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Mariana ramos by anne-marie dias borges

Mariana ramos by anne-marie dias borges

Half way between Ella Fitzgerald and Césaria Evora, there is Mariana

Sensuality, originality and spirit, this is what Mariana Ramos brings to an already impressive pantheon of Cape Verdean singers. Over the years, she has reinvented herself and kept her fans more enthusiastic than ever.

Mariana is eclectic too, easily gliding from one rhythm to the next. Her soulful voice effortlessly adapts from a robust “cola sanjõn” from the island of São Vicente, to a suave “coladeira”, and even an invigorating “funana” the most upbeat form of Cape Verdean music and a genre exclusive to the island of Santiago. This adaptability is a direct result of her upbringing, an upbringing which took her way beyond the archipelago.

Born in Dakar, in neighbouring Senegal, Mariana’s first encounters with music were with her father’s, the famous Cape Verdean musician Toy Ramos, aka Tony de Bibia, and with the varied Senegalese music she grew up with. Today, one can still hear the poignant Senegalese drums in some of her compositions.

Cape Verdean influence

A few years later, she travelled to Cape Verde to live with “Bibia”, her beloved grandmother. The years spent in the popular district of “Monte Sossego”, on the island of São Vicente, had a profound impact on young Mariana, as this was where she got her first taste of Cape Verde’s impressive folklore and wide musical range. But it was in Europe, especially in Paris, where she later travelled to join her parents that Mariana performed for the first time. As soon as she was old enough, she joined a rock band, then a pop group before singing in a jazz quintet.

She is an avid learner of new sounds and styles and learnt with ease the repertoires of the greatest, from Edith Piaf to Rickie Lee Jones. Her early love affair with jazz has left a deep and soulful imprint on her singing style.

Mariana ramos by anne-marie dias borges

Recording with Morabeza Records

“Di Dor Em Or” or “From Pain To Gold” marked the debut of her recording career in 2000. The album, released under the distinguished label “Morabeza Records” comprises ten tracks and was an instant hit. Of “Di Dor Em Or” Mariana says that she was very proud to be singing on such a prestigious label, which was started in the 1960s by her uncle and owned at the time by her brother. Indeed, many great names of African music have found worldwide recognition under “Morabeza Records” such as Bana, Bonga and Voz de Cabo Verde.

It was also during this time, that Mariana decided to explore her musical heritage and affirm her love for her country and its music. Acclaimed composers Téofilo Chantre and Nazalio Fortes became her collaborators as she eagerly embarked on this journey of self-discovery.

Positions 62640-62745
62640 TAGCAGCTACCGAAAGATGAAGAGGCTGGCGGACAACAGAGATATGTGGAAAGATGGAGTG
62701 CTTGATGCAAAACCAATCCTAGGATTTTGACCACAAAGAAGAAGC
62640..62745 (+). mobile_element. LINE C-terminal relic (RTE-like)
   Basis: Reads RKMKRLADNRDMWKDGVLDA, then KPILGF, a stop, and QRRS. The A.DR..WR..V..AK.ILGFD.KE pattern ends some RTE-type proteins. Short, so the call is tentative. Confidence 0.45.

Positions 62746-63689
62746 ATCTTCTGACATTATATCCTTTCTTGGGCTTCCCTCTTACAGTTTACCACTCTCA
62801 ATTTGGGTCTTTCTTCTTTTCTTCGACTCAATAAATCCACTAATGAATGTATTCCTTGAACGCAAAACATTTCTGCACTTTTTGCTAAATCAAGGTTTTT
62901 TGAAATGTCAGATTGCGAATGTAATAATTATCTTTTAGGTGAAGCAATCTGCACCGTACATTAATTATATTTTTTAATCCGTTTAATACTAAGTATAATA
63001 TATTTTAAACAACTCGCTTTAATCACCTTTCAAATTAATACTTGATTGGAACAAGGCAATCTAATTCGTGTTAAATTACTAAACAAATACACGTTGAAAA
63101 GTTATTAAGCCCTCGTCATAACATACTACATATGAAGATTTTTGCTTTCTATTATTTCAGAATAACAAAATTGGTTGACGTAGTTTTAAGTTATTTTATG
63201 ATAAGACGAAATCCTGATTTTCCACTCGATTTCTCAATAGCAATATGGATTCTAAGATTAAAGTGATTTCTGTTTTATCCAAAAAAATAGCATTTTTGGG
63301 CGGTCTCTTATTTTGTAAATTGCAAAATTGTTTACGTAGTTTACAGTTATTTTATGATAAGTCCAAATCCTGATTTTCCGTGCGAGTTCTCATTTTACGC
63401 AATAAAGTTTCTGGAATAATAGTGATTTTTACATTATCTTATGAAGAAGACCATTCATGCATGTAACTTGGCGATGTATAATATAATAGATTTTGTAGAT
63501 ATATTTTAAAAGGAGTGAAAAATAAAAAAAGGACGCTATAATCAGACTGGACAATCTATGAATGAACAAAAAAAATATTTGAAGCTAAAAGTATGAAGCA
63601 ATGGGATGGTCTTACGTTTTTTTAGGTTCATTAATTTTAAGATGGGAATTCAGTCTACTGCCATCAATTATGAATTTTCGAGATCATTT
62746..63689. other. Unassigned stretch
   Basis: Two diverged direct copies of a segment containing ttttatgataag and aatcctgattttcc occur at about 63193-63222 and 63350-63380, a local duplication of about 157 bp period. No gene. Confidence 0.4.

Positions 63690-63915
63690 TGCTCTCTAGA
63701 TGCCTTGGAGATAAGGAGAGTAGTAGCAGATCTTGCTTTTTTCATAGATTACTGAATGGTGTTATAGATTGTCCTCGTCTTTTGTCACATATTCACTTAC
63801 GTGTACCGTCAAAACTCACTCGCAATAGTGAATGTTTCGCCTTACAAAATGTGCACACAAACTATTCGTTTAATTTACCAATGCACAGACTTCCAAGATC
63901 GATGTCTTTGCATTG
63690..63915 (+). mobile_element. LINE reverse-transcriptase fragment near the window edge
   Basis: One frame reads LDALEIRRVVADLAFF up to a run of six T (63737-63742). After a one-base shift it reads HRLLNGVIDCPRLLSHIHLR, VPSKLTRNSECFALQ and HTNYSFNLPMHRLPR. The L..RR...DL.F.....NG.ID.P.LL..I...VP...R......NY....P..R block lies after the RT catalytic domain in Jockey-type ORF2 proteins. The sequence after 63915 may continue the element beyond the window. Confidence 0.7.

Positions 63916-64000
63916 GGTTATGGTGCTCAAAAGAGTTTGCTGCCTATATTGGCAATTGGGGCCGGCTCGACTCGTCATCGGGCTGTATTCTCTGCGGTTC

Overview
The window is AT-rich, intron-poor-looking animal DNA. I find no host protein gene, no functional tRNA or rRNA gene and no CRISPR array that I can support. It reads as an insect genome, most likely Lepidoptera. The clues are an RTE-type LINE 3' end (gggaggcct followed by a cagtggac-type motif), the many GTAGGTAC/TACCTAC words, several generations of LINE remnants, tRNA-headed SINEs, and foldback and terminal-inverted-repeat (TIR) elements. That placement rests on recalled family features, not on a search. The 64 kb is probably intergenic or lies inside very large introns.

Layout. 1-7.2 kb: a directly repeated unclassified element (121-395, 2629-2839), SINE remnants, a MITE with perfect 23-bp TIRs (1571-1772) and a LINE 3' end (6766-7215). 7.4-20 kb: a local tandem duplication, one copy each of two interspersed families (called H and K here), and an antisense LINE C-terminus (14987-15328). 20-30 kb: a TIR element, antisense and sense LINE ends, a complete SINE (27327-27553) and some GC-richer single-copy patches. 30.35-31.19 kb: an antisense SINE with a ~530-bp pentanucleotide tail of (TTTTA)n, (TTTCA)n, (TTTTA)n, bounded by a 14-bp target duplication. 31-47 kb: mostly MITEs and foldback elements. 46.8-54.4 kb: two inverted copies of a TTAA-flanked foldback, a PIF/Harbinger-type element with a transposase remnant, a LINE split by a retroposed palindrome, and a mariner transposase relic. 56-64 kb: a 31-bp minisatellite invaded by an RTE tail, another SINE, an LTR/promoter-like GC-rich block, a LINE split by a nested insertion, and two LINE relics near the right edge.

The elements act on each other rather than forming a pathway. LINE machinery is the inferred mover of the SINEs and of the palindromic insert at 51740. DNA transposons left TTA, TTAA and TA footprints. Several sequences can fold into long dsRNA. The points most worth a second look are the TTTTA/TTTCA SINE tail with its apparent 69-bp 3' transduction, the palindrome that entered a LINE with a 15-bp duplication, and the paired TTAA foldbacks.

Europe and Africa opened their arms to the Cape Verdean diva’s debut and soon a successful tour followed. Thanks to her charm and stage presence she quickly caught the eye of the famous French stage director, Richard Demarcy, who offered her a singing and acting role in “Oyé Lunan”, an Afro-Latino play which had tremendous success with over 600 shows throughout the world.

Further albums released

“Bibia”, her second album released in 2004, is a tribute to her grandmothers who both carry this nickname and by the same token to her father, Tony de Bibia, with whom she had the opportunity to collaborate for the first time. The famous guitarist wrote four of the songs on the album which was more intimate and traditional than its predecessor.

Her journey towards her origins led Mariana to her third album “Mornador”, which came out in 2008 and, according to the artist “best represents her universe”. Indeed, it was a labour of love and reflection. Six of the fifteen tracks were written by her, which proved that she was not only a voice to be reckoned with amongst other Cape Verdean singers but also an excellent song writer. “Mornador” was also the opportunity for Mariana to express herself in the many languages she speaks, demonstrating her multiculturalism and capacity to relate to different cultures and people. A bold move which was acclaimed by the media and finally granted Mariana worldwide recognition.

Angolan influences

It was Mariana’s love of dancing which was the inspiration for her latest album, “Suavidança” released in February 2011, a more upbeat style of music, which comprises subtle arrangements and more intricate compositions.

Her passion for her country and Africa in general is obvious with the song “Nzinga Mbandi”, dedicated to the Angolan queen – which she sings with Benin superstar Angelique Kidjo. When those two powerful African voices meet on this catchy track, magic happens and one feels oneself travelling back to the times of this Angolan heroine.

Over the years, Mariana Ramos has successfully established herself as one of the most interesting Cape Verdean artists. Her music represents her roots, her travels, her passions. It is refreshing, sassy and captivating, enriched by all the influences that have seduced her and which will undoubtedly seduce many listeners too.

For more information on Mariana Ramos visit: www.mariana-ramos.com

Mariana ramos by anne-marie dias borges